One year ago today, House Committee on Veterans’ Affairs Chairman Jeff Miller (FL-01) said that he had evidence that dozens our veterans died while waiting for care at the Phoenix VA. Despite the outrage, despite the bipartisan and bicameral Department of Veterans Affairs (VA) reform bill, and despite the VA having months to implement changes, the Associated Press reports that just as many of our veterans face long wait times as last year.
The AP goes on to say that nearly 894,000 appointments between August 1st and February 28th failed to be completed within the required 30 day window.
This is flatly unacceptable.
After passing the Veterans Access, Choice, and Accountability Act, the VA failed to properly reform or truly hold its employees accountable, despite continued pressure from Congress and veterans groups.
For example, one provision in the bill allowed veterans to have paid access to private care if there was no VA facility within 40 miles of where they lived. Until just a few weeks ago, the Administration interpreted that part of the law in the most restrictive way possible to mean 40 miles as the crow flies instead of the miles a veteran must spend on the road.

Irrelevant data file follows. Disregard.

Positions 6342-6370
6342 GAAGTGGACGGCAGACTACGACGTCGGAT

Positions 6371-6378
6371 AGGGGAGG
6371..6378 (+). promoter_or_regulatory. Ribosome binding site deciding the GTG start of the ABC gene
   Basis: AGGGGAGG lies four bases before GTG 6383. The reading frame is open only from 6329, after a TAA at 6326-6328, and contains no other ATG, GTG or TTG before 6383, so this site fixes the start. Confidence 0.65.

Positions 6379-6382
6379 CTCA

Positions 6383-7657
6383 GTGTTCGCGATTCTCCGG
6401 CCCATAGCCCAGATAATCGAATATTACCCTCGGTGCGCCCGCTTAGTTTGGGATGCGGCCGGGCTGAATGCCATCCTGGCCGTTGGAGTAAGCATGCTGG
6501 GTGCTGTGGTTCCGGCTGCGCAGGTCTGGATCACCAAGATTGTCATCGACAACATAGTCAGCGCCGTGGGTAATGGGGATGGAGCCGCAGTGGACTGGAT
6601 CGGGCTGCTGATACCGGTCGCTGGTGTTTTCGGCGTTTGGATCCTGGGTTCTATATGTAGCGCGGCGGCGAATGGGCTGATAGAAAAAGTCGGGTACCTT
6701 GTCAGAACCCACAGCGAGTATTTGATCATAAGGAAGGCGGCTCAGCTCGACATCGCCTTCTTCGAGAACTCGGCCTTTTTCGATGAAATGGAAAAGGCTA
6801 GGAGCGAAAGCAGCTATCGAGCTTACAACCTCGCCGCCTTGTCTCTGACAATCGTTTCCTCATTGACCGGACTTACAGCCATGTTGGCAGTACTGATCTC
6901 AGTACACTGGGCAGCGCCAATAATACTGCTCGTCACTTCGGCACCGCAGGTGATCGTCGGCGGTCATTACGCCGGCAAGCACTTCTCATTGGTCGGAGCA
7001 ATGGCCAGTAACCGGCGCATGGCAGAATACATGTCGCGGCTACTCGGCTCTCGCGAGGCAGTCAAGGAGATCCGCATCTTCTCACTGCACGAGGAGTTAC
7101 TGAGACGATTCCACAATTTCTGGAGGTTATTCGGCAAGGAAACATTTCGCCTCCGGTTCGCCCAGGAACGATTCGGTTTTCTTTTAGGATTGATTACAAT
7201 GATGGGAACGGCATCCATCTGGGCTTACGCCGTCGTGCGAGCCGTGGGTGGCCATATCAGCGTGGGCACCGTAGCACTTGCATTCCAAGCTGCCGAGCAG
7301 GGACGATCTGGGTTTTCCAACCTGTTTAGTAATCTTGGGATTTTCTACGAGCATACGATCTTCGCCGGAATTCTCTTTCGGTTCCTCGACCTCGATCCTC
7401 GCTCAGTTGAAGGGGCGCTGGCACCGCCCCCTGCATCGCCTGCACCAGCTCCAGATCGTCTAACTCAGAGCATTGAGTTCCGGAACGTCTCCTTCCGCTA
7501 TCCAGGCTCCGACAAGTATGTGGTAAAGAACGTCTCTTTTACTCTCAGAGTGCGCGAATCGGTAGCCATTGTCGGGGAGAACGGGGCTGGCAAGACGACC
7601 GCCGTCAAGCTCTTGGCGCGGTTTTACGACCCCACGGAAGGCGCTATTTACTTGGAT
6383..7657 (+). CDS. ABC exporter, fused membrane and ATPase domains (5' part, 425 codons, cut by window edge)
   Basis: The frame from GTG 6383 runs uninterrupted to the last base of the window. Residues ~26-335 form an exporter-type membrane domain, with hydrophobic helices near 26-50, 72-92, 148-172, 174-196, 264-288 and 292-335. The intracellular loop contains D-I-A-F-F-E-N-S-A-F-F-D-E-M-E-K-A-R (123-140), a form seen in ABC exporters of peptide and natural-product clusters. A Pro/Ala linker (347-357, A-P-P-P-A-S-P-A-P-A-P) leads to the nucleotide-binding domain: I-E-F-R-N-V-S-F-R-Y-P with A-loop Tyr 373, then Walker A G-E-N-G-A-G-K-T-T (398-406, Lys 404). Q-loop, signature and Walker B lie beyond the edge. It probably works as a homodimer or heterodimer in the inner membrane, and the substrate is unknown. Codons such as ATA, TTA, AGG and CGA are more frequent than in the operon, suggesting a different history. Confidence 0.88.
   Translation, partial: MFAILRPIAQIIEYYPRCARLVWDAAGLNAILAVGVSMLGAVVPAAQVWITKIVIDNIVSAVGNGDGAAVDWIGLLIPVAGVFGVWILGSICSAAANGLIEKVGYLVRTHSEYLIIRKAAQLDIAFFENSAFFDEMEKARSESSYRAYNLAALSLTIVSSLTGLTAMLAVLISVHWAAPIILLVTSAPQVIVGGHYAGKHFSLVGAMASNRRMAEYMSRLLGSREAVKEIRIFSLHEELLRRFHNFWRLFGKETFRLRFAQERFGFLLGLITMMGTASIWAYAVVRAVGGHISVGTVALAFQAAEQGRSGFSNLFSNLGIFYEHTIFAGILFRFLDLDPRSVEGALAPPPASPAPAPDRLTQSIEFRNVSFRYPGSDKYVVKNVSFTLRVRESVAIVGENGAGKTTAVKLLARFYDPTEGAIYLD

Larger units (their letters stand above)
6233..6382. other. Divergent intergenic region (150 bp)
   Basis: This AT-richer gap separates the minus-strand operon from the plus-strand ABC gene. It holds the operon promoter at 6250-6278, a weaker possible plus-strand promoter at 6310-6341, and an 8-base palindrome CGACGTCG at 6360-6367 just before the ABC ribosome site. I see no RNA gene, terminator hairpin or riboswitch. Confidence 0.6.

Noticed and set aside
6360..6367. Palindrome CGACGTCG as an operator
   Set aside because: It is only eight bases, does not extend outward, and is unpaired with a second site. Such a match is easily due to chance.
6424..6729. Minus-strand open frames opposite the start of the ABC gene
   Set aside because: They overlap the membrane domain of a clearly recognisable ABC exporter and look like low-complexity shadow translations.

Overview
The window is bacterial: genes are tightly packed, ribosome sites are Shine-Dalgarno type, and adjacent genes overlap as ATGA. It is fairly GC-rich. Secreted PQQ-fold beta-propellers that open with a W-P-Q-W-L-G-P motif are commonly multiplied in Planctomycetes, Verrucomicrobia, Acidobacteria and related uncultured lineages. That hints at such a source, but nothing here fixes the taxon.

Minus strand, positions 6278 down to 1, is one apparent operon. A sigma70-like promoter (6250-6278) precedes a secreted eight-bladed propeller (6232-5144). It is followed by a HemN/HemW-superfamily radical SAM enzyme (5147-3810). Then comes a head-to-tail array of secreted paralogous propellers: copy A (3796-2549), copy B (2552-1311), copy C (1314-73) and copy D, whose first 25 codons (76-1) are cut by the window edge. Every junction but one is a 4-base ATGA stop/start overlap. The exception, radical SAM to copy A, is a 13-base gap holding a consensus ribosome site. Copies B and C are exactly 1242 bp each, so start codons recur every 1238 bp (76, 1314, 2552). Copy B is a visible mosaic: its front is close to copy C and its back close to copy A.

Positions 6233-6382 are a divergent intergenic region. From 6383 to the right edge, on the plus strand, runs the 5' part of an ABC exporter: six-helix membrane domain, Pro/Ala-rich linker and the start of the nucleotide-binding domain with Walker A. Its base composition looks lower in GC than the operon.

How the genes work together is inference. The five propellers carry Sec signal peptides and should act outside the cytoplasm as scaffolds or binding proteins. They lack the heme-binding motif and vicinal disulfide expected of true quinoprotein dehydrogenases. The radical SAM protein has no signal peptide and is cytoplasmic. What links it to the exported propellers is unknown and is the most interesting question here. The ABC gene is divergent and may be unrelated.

Similarly, the law granted VA executives greater authority to remove employees who failed to adequately care for veterans or who manipulated wait time data. However, few employees at the center of the VA scandal have been fired. Meanwhile, whistleblowers continue to fear retaliation.
Veterans deserve a 21st century VA, which means increased choice and more accountability. Our work in the VA didn’t stop when the reform bill was signed into law. As Majority Leader McCarthy said at a Concerned Veterans for America summit, we need a veterans health system that isn’t focused on just bricks and mortars, but that puts care for our veterans at the center of everything it does. But to get to that system, the VA today must take reform seriously instead of dragging its feet at every opportunity.